I just spent six weeks (6 May – 16 June) traveling and hiking around in Croatia, and also a little bit in Bosnia-Herzegovina and Montenegro. An absolutely amazing trip! Stunning scenery, wonderful weather, and friendly folks. Below is a brief impression. For more pictures, follow the link at the bottom of this post.
I started my trip in Sarajevo, an interesting east-meets-west mix of Muslims, Christians (both catholic and orthodox), and also Jews. Economic development is slow here though, and half of the buildings in the city still have bullet holes from the civil war 20 years ago. But my main reason for coming here was to visit the supposed pyramid complex and underground tunnels at Visoko, just 30km away. An intriguing site (and sight) indeed!
After a one-day stopover in Mostar (with its famous stone bridge), I then went on to Dubrovnik with its beautiful walled old town, in the southern tip of Croatia. I hiked up and over the hill behind the city for some great views of the old town, the Adriatic and its many islands, and also the Balkan mountains further inland.
Crossing the border south into Montenegro, I spent two days in Kotor, another beautiful walled town in an amazing location, at the far corner of a secluded bay surrounded by high mountains. I hiked up into the mountains directly behind the town, to an altitude of 950m, with spectacular views all along the way.
Back into Croatia, and on to Orebic, almost at the end of the Peljesac peninsula north of Dubrovnik. Here I hiked up Mt. Ilija (961m) for splendid views of the entire peninsula, coastal mountains, Adriatic, and many islands. I actually stayed here for several days just to relax and enjoy this beautiful place.
Then I took a small passenger ferry to the town of Korcula (another beautiful old walled town) on the nearby island with the same name, and from there a fast catamaran ferry to Split. Unfortunately I had to sit out two days of rain here, but walked around in the old town (Diocleatian’s Palace) and a nearby park (Marjan) a bit anyway.
From Split I went south along the coast, to Makarska. I walked around in the beautiful Osejava forest park, and the next day I hiked up to the top of Vošac Peak (1422m). A long and tough hike, but the impressive views were more than worth it (despite the still cloudy weather that day).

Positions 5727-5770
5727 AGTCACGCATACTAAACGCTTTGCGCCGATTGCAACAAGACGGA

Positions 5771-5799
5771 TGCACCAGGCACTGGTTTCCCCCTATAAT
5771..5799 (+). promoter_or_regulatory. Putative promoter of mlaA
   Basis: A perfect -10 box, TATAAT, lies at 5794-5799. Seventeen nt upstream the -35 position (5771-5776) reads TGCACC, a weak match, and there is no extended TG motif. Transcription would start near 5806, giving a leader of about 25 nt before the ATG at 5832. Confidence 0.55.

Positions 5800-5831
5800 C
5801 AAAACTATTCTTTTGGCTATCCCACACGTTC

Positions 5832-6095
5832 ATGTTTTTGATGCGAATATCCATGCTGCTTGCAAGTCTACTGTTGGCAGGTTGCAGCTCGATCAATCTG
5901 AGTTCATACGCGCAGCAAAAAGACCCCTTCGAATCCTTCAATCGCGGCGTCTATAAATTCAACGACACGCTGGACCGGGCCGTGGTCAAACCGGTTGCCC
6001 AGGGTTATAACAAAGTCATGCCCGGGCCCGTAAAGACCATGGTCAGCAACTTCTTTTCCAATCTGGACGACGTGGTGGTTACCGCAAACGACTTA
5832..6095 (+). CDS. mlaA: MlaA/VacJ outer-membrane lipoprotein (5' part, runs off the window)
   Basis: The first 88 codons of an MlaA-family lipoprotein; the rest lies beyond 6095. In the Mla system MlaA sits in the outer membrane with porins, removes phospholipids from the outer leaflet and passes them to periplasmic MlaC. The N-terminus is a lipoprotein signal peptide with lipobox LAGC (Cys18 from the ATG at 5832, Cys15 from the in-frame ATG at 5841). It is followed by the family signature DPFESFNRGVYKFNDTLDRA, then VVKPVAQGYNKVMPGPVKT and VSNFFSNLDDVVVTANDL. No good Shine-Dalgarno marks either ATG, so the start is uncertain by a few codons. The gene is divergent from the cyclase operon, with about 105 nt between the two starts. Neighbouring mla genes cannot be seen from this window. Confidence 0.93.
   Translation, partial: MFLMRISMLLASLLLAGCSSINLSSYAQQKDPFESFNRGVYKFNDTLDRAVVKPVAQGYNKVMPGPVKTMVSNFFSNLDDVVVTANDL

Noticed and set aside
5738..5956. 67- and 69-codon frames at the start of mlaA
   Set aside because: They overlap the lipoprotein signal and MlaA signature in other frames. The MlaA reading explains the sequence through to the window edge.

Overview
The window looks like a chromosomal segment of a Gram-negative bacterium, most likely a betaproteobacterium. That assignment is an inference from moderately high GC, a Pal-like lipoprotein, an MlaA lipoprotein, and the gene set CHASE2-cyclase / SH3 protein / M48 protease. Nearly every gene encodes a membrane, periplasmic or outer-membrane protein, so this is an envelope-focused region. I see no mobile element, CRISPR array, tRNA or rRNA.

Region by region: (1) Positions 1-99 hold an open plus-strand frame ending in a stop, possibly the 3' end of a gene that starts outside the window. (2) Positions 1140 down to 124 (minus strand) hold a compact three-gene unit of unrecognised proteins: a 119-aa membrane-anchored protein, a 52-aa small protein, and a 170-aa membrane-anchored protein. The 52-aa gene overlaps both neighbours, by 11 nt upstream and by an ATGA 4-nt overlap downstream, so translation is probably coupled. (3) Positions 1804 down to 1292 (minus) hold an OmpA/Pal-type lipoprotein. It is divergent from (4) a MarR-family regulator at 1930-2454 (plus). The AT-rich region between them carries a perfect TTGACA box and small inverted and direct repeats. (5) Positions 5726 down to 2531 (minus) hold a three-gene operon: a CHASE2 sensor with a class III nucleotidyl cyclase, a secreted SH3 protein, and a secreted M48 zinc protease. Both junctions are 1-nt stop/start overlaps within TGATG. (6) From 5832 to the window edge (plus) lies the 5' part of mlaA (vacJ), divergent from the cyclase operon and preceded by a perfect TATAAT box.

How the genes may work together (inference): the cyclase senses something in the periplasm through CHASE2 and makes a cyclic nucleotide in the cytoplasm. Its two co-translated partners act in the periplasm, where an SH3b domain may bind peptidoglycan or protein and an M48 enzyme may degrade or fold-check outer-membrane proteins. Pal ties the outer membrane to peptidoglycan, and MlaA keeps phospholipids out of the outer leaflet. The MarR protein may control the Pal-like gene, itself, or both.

The next day the weather had completely cleared up again, and I went on to Šibenik, north of Split. From here I did a boat trip to Kornati National Park, a beautiful group of protected islands, and went for a hike in Krka National Park to see the waterfalls.
Then on to Zadar, from where I did a day trip to Plitvice National Park, with it’s many lakes cascading into each other. It is very beautiful indeed, but also very (too) touristy. It’s worth spending several hours wandering around in this unique park though.
From Zadar I went to Starigrad, at the doorstep of Paklenica National Park, where I did two very long but incredibly beautiful hikes (and where I hardly saw anyone else once I got off the main trail!). All of Croatia is very beautiful, but for me Paklenica takes the cake, partly because of its remoteness (hiking is the only way to get into the park).
On to Rejika, where I needed a few days to recover, so I just took it easy with some walks along the waterfront, and up to an old fort above the town. From Rejika I took a catamaran ferry to Rab island, where I hiked up Kamenjak, a 410m hill with great views all around.
With the ferry back to Rijeka, and then on to Pula, with its many Roman remains (including a large and well-preserved amphitheater, temple, and beautiful floor mosaic). From Pula I also went on a boat trip to Rovinj, a picturesque fishing village on a small peninsula, with an impressive church on top of its hill.
From Pula I continued north through Koper (Slovenia) to Trieste (Italy), and then by train via Milan back to Lausanne. Six weeks of incredible sights and scenery, and only three days of rain. What a trip!
For more pictures of all of these places and hikes, please see the relevant links on my hiking page.